Terry Crews plays a wrestler, also managed by Sandy. His big joke in the movie is that he’s competing in a Wrestlemania-type event, where he will be defeated by an evil wrestler with a gigantic butt, and the wrestler’s whole move is sitting on people with his gigantic butt. I guess you could say these films are sexist — wait let me, THESE FILMS ARE SEXIST — but I have to admit, nothing in any of these movies has been shot with as much gauzy romanticism as this evil wrestler’s grotesquely oversized butt.
Having established that Sandy is awful at his job, giving his clients terrible advice like, “Don’t work for Pixar,” and for that matter carrying on a silent love-crush with his very young protégé, the movie now moves fully into a sentimental mode, arguing that actually, Sandy is a great-perfect guy. “How do you take care of everybody, and never worry about yourself?” asks Courtney, right before she sleeps with him, practically forces herself on him, really she kind of f—s him with her tongue.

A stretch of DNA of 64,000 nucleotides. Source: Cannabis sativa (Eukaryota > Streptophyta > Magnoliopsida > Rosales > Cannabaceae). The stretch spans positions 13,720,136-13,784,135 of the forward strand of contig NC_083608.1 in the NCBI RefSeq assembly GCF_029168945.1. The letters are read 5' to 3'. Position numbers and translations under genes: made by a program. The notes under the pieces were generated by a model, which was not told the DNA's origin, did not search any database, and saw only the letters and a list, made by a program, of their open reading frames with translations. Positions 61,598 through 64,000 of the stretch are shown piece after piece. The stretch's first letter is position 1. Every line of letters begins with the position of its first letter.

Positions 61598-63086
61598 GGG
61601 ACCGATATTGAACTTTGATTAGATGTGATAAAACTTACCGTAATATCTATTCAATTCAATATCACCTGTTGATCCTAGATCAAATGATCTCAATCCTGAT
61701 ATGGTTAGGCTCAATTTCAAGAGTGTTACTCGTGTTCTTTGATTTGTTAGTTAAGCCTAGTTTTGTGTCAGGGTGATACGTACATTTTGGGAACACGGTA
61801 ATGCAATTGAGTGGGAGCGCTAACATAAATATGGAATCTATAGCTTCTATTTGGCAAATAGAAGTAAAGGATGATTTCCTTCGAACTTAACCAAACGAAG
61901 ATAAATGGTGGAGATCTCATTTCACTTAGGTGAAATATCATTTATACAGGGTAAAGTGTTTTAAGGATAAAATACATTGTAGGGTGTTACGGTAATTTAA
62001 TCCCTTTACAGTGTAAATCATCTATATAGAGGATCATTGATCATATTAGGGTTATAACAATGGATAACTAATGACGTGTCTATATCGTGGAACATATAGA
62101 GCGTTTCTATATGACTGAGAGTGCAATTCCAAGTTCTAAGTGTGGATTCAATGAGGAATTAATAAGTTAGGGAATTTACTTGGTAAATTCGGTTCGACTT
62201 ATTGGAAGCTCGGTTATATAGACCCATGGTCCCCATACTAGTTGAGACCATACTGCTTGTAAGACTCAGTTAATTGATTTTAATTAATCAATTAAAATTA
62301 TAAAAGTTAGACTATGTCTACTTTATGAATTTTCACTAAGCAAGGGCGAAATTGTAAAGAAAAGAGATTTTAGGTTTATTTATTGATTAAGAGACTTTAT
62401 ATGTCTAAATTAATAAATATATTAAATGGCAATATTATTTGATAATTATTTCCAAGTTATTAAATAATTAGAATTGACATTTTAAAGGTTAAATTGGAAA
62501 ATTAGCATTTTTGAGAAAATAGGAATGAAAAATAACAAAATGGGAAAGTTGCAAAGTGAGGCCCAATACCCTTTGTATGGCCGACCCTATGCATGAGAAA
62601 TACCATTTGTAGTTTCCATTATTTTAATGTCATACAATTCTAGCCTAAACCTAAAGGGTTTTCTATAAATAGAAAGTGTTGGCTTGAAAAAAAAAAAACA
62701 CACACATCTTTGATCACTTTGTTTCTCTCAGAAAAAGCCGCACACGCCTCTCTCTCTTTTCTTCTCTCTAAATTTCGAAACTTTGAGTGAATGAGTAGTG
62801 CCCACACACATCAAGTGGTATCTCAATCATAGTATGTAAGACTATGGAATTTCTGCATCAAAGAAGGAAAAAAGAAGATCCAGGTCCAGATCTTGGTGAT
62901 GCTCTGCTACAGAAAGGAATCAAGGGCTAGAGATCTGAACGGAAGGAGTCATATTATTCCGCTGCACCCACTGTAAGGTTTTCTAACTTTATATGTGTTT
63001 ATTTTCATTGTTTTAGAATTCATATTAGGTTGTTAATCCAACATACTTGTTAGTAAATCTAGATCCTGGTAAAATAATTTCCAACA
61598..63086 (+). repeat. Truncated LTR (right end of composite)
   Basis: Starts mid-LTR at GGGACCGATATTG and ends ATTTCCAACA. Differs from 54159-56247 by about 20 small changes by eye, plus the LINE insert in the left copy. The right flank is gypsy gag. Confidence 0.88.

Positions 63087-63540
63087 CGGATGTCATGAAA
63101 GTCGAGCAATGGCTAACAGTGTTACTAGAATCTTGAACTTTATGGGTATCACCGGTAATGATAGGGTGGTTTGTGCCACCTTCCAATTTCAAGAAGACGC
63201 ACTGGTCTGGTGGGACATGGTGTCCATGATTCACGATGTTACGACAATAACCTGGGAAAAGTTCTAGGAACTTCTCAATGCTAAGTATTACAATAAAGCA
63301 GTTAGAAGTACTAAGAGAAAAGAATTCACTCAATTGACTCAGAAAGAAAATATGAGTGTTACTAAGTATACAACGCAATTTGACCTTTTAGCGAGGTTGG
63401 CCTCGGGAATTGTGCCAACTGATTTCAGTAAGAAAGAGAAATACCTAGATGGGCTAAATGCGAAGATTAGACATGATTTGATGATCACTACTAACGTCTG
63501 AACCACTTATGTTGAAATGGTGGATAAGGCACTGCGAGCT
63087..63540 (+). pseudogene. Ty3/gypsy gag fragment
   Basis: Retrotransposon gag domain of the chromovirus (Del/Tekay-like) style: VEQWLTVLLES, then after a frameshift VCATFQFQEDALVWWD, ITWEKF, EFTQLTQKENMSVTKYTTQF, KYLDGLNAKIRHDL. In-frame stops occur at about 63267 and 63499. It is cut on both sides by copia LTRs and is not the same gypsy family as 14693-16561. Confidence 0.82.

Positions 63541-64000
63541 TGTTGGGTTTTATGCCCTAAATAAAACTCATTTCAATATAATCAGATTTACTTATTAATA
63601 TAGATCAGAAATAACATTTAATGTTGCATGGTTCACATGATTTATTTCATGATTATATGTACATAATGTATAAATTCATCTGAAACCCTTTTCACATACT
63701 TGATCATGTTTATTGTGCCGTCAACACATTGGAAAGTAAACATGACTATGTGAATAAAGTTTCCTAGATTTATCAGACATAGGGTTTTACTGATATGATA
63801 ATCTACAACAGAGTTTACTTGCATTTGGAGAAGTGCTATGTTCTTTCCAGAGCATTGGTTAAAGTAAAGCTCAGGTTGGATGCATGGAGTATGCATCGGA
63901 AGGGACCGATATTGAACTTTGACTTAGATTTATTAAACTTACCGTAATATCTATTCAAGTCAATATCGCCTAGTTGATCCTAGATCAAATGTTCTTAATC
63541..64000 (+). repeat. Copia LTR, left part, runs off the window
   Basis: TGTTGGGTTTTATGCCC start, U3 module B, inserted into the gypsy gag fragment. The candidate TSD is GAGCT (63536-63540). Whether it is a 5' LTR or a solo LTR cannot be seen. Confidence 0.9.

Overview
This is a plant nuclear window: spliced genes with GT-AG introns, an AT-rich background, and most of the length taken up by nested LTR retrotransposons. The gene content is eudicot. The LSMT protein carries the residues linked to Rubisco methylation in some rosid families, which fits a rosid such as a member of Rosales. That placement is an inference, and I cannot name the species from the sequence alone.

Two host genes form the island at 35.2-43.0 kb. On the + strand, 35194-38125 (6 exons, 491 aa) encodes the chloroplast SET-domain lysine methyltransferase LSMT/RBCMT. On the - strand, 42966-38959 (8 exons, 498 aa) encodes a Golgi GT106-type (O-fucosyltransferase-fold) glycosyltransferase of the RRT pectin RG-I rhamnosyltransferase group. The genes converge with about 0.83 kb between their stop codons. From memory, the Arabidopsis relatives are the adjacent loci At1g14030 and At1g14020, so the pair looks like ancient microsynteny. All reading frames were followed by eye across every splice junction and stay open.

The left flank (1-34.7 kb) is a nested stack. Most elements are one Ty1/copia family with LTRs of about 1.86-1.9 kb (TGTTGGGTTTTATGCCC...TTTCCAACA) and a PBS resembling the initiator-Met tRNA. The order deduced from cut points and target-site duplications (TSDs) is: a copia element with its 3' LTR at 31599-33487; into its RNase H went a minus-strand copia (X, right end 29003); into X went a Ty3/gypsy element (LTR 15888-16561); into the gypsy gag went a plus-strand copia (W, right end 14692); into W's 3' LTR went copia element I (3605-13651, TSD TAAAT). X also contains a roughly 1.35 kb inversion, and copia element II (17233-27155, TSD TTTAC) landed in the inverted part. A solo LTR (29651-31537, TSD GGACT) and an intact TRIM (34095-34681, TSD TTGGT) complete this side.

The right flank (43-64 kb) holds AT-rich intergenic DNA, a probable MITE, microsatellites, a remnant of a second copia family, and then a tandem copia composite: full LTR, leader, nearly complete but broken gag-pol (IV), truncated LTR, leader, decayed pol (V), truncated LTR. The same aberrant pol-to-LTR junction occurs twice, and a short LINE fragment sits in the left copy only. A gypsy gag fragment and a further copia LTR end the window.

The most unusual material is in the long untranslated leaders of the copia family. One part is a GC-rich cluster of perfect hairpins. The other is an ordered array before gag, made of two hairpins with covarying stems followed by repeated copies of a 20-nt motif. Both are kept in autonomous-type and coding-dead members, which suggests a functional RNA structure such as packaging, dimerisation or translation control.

Courtney actually kisses Sandy when they’re sitting by the pool. I’m reminded of a roughly equivalent scene in Billy Madison, where a never-better Bridgette Wilson They Lives Sandler through cinema’s most unexpected swimming pool fight scene. It’s maybe the only time in an Adam Sandler movie that the love interest has been aggro – though this was something Paul Thomas Anderson picked up on for Punch-Drunk Love. And I’m not holding up Billy Madison as, like, a shining example of gender equity (a couple minutes later Wilson sings “Don’t I have a nice rack?”). But it’s a long way from there to here, from “these people are both kind of crazy” to “this one person is obviously a maniac and this sane person is throwing herself at him.”